“You Really Got Me” - The Kinks

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"You Really Got Me" is a rock song written by Ray Davies and performed by his band, The Kinks. According to the You Really Got Me Songfacts, after writing it, Ray played the song for Dave on piano, and Dave tried it on guitar. Their first version was 6-minutes long.
When the Kinks heard this first version they hated the results. It was produced by Shel Talmy, their manager at the time, and Ray Davies thought it came out clean and sterile, when he wanted it to capture the energy of their live shows. Dave Davies girlfriend backed them up, saying it didn't make her want to "drop her knickers." The Kinks' record company had no interest in letting them re-record this, but due to a technicality in their contract, The Kinks were able to withhold the song until they could do it again. At the second session, Dave Davies slashed his amp and Talmy produced it to get the desired live sound. This is the version that was released.

It was released as the group's third single, in August 1964, and reached Number 1 on the UK singles chart the following month, staying there for two weeks. It was the group's breakthrough hit, and established them as one of the top British Invasion acts in the United States, reaching Number 7 there later in the year. It was later included on the Kinks' debut album, The Kinks.

"You Really Got Me" was the first hit song built around power chords (parallel 5ths and octaves) , and was heavily influential on later rock and roll musicians, particularly in the heavy metal genre. One critic wrote that it is, "the track which invented heavy metal"[1] while critic Denise Sullivan of Allmusic writes, "'You Really Got Me' remains a blueprint song in the hard rock and heavy metal arsenal."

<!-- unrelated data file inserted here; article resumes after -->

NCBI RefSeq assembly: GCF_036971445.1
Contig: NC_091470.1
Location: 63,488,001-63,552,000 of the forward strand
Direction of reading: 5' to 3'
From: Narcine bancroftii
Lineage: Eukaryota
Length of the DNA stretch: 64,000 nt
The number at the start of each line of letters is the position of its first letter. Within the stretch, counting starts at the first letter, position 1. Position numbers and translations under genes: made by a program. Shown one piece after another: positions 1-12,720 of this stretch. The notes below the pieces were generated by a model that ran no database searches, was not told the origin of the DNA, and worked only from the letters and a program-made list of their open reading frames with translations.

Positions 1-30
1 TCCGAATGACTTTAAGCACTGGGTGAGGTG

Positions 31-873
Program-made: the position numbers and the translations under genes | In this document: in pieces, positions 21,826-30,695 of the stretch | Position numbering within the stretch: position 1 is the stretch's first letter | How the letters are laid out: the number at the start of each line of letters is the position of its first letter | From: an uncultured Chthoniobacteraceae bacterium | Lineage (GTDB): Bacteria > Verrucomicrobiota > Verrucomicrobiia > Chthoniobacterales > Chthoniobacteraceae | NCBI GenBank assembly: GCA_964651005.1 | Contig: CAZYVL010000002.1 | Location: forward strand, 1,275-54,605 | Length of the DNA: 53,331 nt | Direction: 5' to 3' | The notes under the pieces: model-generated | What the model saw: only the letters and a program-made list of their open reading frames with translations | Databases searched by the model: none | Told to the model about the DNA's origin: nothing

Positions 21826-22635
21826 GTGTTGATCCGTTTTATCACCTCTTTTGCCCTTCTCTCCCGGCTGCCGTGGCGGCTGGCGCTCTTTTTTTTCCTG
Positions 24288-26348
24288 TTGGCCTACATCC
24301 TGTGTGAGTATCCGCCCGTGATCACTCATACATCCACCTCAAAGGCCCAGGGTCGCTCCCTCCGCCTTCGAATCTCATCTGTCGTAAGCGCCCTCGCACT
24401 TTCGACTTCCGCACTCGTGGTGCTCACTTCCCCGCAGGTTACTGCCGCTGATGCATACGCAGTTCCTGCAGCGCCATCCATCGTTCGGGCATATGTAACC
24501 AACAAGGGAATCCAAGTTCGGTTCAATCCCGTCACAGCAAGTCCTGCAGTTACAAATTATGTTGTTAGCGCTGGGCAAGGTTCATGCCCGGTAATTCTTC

The Rolling Stone magazine placed the song at number 82 on their list of list of the 500 greatest songs of all time and at number 4 on their list of the The 100 Greatest Guitar Songs of All Time. In early 2005, the song was voted the best British song of the 1955-1965 decade in a BBC radio poll. In March 2005, Q magazine placed it at number 9 in its list of the 100 Greatest Guitar Tracks. In 2004 the song managed to be voted into the bottom end of the Kerrang! Rock 100 best music videos of all time, by readers of the magazine and viewers of the TV station. This can be considered surprising as the magazine has never mentioned the band], the magazine concentrates on heavy metal rock acts, grunge or emo genres.In 2009 it was named the 57th best hard rock song of all time by VH1.

The song was recorded by the Kinks in a number of styles in the summer of 1964 before the final sound was achieved. The group was under tremendous pressure for a hit from their record company Pye, after their two previous single releases failed to chart. Ray Davies in particular was stubbornly persistent in forcing the Kinks' management and record company to take the time and money needed to develop the record's landmark sound and style. Davies' efforts on behalf of the career-making song effectively established him as the leader and chief songwriter of the Kinks

The influential distortion sound of the guitar track was created after guitarist Dave Davies sliced the speaker cone of his guitar amplifier with a razor blade and poked it with a pin.[2] The amplifier was affectionately called "little green," after the name of the amplifier made by the Elpico company, and purchased in Davies' neighbourhood music shop, slaved into a Vox AC-30.